The Clashing of Cultures and Religions (1352–1526)

  • Philip Longworth


In 1352 an earthquake damaged the ramparts of the harbour town of Gallipoli, facilitating its capture by the Turks. Thus the Ottoman Sultans gained their first base on the continent of Europe. The arrival of the Turks and their subsequent advances presented Christendom with a cultural and religious, as well as a political challenge. Yet Christendom itself remained divided. In the decades that followed, the longstanding differences between Catholics and Orthodox proved irreconcilable. The Orthodox camp itself tended to division between the proponents of asceticism and of more worldly views, while Catholics split between the devotees of rival Popes, and soon faced a serious religious rebellion in Bohemia. At the same time linguistic separatism first emerged as a cultural and political force, and Latin began its long decline as a Catholic lingua franca. This was also the age of the Black Death. Yet, for all these threats and divisions, the later fourteenth and fifteenth centuries were not devoid of opportunities for Eastern Europe.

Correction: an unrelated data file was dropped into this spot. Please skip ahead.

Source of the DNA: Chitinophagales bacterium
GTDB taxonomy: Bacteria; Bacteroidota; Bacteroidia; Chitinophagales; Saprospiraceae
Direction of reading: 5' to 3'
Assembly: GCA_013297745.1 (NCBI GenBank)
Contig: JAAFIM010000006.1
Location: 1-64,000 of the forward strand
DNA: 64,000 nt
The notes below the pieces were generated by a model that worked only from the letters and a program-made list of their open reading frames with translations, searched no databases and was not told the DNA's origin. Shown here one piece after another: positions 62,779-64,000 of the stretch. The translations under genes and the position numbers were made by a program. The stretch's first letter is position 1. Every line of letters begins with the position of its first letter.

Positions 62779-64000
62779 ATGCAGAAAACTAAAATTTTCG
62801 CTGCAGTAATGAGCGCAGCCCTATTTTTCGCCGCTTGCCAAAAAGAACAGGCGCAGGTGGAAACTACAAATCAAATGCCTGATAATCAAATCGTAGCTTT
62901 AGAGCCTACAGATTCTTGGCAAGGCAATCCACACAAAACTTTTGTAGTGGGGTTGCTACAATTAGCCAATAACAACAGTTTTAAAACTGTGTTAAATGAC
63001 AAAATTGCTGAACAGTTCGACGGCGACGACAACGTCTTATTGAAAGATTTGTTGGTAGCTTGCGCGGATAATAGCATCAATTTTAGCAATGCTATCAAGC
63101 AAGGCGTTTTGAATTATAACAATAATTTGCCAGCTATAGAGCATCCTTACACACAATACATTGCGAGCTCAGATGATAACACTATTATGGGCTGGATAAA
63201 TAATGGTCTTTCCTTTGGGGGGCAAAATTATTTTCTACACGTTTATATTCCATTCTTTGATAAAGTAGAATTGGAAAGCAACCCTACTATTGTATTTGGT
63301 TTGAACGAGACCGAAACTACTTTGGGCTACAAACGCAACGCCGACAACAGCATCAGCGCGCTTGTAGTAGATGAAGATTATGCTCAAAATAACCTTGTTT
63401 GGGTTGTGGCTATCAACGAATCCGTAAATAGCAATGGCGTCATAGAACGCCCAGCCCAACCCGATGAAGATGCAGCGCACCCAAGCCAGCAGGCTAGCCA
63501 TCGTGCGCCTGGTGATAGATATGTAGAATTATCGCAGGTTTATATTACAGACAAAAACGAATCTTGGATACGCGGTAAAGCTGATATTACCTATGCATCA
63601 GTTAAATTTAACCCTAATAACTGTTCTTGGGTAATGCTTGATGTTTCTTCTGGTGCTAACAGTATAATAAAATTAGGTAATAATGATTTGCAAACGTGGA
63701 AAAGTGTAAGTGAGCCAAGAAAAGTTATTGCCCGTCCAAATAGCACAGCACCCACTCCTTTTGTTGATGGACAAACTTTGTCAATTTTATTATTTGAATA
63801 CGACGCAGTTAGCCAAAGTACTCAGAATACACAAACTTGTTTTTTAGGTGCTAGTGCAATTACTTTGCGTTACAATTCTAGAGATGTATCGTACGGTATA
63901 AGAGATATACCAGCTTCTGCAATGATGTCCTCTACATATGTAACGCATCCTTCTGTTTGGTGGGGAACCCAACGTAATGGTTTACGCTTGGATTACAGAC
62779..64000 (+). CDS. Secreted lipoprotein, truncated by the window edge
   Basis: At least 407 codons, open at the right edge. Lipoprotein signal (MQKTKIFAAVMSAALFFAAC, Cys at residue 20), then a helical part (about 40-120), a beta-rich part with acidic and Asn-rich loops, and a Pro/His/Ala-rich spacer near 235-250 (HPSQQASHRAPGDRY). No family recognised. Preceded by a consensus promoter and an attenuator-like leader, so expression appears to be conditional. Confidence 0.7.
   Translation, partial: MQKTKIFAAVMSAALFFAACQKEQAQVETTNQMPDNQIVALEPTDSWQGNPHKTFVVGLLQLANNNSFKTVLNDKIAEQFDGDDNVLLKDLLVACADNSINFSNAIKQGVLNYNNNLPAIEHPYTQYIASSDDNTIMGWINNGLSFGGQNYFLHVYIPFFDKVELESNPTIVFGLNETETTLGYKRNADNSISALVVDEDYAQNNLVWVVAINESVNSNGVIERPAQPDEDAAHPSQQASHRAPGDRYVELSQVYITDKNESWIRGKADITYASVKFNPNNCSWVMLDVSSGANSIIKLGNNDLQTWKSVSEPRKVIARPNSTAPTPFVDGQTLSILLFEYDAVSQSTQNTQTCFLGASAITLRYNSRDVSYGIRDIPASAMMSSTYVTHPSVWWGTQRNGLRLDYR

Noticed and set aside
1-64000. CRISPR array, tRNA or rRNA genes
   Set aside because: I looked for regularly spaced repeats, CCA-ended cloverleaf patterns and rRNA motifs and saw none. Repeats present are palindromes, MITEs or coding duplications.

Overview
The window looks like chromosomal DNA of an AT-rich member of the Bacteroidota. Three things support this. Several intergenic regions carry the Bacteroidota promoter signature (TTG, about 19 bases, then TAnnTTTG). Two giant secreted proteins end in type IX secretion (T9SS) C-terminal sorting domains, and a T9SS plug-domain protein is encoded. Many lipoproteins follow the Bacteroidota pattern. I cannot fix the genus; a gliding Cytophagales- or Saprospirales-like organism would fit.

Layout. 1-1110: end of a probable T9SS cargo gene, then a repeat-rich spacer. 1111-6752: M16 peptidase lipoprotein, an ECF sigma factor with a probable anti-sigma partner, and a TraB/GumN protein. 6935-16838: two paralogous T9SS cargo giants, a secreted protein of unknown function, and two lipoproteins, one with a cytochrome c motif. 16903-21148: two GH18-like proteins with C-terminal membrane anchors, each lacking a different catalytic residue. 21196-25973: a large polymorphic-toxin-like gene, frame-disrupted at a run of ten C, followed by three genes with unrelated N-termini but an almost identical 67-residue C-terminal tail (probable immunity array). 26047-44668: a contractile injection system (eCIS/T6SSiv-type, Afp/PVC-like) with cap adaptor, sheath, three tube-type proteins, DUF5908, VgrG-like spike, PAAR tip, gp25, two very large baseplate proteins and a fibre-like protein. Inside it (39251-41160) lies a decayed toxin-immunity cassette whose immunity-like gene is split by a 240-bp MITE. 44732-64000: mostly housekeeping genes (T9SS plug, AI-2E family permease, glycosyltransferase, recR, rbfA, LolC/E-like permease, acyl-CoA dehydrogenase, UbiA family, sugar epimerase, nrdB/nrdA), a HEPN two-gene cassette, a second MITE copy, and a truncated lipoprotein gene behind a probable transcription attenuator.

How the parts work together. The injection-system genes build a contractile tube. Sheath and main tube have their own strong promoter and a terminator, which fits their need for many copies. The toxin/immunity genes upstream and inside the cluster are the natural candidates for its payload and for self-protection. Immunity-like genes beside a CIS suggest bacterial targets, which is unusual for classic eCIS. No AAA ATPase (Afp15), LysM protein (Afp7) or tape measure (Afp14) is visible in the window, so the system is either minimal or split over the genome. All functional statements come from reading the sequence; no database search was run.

Fifteenth Century Fourteenth Century Rival Pope Bubonic Plague Great Schism 
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Copyright information

© Philip Longworth 1992

Authors and Affiliations

  • Philip Longworth
    • 1
  1. 1.McGill UniversityMontrealCanada

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